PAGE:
- Liquidity — Your mortgage is a secured loan. Prepayment doesn’t earn you any favor with the bank. The bank still owns your house until you pay off that last penny. So if you hit some rough patches down the road and cannot make your payments, you could lose your home. By investing instead of prepaying, you maintain liquidity and give yourself a little insurance against potential financial hardship. Sure, you could sell your home to avoid foreclosure…but selling under pressure is not fun.
Swing Factors — It could go either way…
- Mortgage type — There are many types of mortgage. That, and the prepayment clause, could play a major role in you prepaying versus investing decision.
- Mortgage maturity — The age of your mortgage determines how much interest savings you will realize. Prepaying a newer mortgage is more beneficial than prepaying a mortgage that only has a few years left.
- Mortgage Interest Rate — Obviously, it’s better to prepay (or refinance) a mortgage with high interest rate. Since the long-term return on investment for the stock market is about 8-10%, it’s most likely better to prepay if your mortgage interest rate is higher than about 6%. On the other hand, if your mortgage interest is lower, it’s probably better to invest.
- Investing skill — The premise of this argument depends on your investing skill. If you can’t, and unwilling to hire someone to help, the point is moot and you’re better of prepaying.
- Financial Stability — As mentioned earlier under liquidity, if your financial situation is unstable, it’s probably better to invest and stay liquid. This gives you some cushion against financial emergencies or losses.
Is it better to pay a house off or not?
To sum it up, there are many factors that affect your decision to prepay your mortgage or invest your money. In order to find the right answers, all of these factors must be considered carefully.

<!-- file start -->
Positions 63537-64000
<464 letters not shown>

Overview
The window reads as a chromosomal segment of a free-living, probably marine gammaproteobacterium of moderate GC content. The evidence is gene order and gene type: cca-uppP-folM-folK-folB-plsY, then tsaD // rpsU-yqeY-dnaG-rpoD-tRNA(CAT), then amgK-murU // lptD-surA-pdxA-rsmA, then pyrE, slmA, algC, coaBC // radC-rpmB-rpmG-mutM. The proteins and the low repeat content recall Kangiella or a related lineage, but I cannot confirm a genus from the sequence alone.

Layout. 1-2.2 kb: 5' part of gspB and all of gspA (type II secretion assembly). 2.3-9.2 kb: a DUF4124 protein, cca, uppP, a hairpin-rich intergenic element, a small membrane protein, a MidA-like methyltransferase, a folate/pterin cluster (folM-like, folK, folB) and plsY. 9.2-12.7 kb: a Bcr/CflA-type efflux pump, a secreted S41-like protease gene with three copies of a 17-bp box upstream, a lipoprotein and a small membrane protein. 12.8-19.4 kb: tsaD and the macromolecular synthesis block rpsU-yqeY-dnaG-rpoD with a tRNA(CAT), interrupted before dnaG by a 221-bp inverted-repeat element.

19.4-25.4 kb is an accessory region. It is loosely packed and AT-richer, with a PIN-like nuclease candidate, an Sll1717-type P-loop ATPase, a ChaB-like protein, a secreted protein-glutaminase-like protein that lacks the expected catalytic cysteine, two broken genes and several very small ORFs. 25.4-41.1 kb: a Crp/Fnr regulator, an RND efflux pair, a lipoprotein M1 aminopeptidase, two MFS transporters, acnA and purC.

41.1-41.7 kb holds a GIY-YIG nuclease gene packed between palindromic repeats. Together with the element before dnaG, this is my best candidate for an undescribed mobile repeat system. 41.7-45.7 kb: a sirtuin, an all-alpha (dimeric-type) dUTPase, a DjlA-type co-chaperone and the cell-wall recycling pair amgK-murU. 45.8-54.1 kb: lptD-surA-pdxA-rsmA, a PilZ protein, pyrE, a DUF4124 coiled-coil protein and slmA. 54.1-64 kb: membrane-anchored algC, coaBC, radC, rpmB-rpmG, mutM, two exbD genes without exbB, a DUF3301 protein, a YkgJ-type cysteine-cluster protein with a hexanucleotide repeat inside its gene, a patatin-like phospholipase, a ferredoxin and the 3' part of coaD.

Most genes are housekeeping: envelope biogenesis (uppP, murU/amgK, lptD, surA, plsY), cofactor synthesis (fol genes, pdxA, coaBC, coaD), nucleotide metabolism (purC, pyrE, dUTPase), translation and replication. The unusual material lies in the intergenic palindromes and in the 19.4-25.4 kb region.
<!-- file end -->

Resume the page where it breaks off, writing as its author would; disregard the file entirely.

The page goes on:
Personally, my mortgages have low interest rates (3.75% and 4.25%), I am in a high tax bracket, and I have long investment horizon; so here is what I do:
- Make sure I have plenty of emergency fund,
- Make sure I fully fund my retirement savings in tax-advantaged accounts, and
- Make small prepayments along with my normal mortgage payments.
Essentially, I chose not to make any commitment to one specific area and spread my money out.
Some additional readings about prepay versus invest
- Should i pay off my mortgage at Bible Money Matters
- The Case Against Mortgage Pre-Payment at Consumerism Commentary
- Investing Versus Paying Ahead on Your Mortgage: Which Makes More Sense? at The Simple Dollar
- My Mortgage Dilemma – Prepay or Invest at A Penny Closer
Other articles in the Dave Ramsey’s Baby Steps Series
The article was part of the M-Network series highlighting Dave Ramsey’s 7 Baby Steps for getting out of debt and getting your life on the right track financially. You can read about all of the steps over on Cash Money Life who kicked things off with a great introduction. As other members of the network add their articles, I’ll add them to the end of this post.
- Overview at Cash Money Life
- Step 0 – No More Debt at Single Guy Money
- Step 1 – $1000.00 Emergency Fund at Gather Little By Little
- Step 2 – Pay off all debt using the Debt Snowball
- Step 3 – 3 to 6 months of expenses in savings at Being Frugal
- Step 4 – Invest 15% of household income into Roth IRAs and pre-tax retirement at The Dough Roller
- Step 5 – College funding for children at at My Two Dollars
- Step 6 – Pay off your mortgage (this article)
- Step 7 – Build wealth and give! at Plonkee Money
- Series Wrap Up at Being Frugal
Pinyo is the owner of Moolanomy Personal Finance and a Realtor® licensed in Virginia and Maryland. Over the past 20 years, Pinyo has enjoyed a diverse career as an investor, entrepreneur, business executive, educator, financial literacy author, and Realtor®.